“In Nicaragua, gallo pinto is the great social equalizer,” Cordúa says. “It’s part of almost every meal, whether you are rich, poor, white, black or native.” He serves this black beans and rice dish to his family for breakfast or a late-night snack, adding crispy bits of fried onions.
Slideshow:More Bean Recipes
Recipe from Food & Wine Best New Chefs All-Star Cookbook
1 pound dried black beans, picked over and rinsed
2 garlic cloves, crushed
1 cup Carolina or other long-grain white rice
1/2 cup plus 2 tablespoons canola oil
1 small white onion, diced (1 cup)
Chopped cilantro, for garnish
Lime wedges and chopped red onion, for serving
How to Make It
In a large saucepan, combine the black beans, garlic and enough water to cover by 3 inches. Bring to a boil and simmer over moderate heat, adding more water as necessary, until the beans are tender, about 1 hour. Drain.
Meanwhile, in a medium saucepan, combine the rice and 1 3/4 cups of water and bring to a boil. Cover and simmer gently over moderately low heat until the water has been absorbed and the rice is tender, about 20 minutes. Transfer the rice to a rimmed baking sheet and refrigerate until cool. (You should have about 4 cups of rice.)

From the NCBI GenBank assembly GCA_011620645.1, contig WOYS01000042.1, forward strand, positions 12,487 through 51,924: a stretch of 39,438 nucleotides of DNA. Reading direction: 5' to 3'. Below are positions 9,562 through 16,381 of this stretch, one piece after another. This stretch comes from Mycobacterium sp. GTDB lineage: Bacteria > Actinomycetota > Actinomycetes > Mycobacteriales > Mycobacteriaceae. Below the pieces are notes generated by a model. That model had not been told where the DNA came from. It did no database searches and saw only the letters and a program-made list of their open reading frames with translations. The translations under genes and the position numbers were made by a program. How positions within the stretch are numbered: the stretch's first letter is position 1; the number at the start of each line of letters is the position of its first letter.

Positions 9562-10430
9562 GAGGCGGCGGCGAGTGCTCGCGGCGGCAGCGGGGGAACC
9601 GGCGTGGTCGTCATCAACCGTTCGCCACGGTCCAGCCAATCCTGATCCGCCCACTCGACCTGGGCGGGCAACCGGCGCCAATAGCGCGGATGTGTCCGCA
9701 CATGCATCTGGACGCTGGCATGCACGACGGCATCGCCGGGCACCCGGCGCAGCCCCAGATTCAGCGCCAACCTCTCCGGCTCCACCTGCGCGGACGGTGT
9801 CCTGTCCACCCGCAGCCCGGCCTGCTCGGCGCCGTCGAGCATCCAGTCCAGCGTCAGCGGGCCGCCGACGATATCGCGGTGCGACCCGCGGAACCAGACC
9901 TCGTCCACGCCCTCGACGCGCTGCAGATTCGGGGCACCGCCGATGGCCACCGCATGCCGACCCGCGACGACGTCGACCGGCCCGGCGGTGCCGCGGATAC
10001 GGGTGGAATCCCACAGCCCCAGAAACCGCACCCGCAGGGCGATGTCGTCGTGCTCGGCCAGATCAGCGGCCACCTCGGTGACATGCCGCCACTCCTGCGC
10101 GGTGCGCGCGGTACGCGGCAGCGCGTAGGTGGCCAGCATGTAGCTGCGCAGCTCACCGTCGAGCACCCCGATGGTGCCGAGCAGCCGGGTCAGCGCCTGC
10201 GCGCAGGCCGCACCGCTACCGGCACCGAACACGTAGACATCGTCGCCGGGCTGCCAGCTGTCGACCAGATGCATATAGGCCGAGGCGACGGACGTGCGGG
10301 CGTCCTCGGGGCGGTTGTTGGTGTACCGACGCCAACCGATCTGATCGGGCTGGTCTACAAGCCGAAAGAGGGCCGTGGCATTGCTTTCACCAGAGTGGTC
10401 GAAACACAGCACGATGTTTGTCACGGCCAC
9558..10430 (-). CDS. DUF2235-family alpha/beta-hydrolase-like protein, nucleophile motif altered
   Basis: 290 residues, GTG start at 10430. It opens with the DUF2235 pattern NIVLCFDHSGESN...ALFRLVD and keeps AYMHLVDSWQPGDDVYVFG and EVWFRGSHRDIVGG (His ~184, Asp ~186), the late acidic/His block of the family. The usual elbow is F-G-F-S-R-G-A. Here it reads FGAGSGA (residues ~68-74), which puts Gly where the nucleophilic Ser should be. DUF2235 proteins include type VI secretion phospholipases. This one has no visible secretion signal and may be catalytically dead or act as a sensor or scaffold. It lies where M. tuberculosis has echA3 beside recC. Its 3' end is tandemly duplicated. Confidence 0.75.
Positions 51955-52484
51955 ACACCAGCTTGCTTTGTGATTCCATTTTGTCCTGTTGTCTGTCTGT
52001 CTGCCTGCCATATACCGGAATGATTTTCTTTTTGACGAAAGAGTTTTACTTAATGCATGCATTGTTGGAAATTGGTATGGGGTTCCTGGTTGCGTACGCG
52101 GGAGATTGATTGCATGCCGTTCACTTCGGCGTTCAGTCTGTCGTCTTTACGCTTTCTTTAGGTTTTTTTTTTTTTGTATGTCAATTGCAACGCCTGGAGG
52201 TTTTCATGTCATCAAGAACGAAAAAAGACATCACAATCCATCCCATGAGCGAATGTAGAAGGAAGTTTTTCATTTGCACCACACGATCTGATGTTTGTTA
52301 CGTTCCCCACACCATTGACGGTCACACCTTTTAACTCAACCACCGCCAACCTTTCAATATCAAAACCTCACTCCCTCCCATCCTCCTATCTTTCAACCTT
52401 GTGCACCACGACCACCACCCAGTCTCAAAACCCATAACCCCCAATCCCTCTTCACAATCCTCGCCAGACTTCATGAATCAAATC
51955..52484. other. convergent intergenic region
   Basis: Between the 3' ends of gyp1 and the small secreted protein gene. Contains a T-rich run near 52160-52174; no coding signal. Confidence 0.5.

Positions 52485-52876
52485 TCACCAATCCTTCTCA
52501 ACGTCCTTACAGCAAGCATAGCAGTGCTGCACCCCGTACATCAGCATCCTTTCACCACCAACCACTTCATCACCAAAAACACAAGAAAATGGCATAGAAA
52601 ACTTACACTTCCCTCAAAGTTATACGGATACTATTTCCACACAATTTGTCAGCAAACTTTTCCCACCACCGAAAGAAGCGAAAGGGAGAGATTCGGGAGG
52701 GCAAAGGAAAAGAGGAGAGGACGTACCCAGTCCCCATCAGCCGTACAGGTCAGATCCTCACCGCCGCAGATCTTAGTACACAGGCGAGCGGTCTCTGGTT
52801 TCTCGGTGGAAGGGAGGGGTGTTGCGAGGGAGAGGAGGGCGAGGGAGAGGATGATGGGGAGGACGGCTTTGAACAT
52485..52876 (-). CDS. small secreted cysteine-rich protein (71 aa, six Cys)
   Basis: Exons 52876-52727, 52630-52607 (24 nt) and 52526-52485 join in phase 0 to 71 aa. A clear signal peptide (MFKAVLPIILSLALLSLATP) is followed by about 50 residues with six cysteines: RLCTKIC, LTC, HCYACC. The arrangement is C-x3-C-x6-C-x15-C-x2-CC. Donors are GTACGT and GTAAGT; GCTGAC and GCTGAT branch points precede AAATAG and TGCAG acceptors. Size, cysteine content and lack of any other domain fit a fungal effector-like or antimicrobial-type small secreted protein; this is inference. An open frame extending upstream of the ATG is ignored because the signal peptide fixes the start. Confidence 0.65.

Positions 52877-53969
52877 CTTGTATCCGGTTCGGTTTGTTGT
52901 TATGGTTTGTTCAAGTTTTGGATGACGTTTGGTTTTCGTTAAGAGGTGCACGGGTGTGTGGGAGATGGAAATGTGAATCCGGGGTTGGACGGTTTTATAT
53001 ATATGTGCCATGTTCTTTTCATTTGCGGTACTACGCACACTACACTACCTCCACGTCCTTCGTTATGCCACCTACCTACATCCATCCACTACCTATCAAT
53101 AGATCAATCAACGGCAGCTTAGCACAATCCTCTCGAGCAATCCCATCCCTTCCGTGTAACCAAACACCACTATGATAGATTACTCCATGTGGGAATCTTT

In a large skillet, heat 1/2 cup of the oil. Add the onion and cook, stirring occasionally, until golden, about 5 minutes. Using a slotted spoon, transfer the onion to a small bowl. Add 3 cups of the beans to the skillet and cook over moderately high heat, stirring frequently, until crispy, about 20 minutes. Stir in another 2 cups of the beans, the cooled rice, the sautéed onion and the remaining 2 tablespoons of oil. Stir to incorporate and season with salt. (Reserve the remaining 1 cup of beans for another use.) Transfer the beans and rice to a serving bowl and garnish with cilantro. Serve with lime wedges and chopped red onion.
The cooked beans can be refrigerated for up to 3 days.
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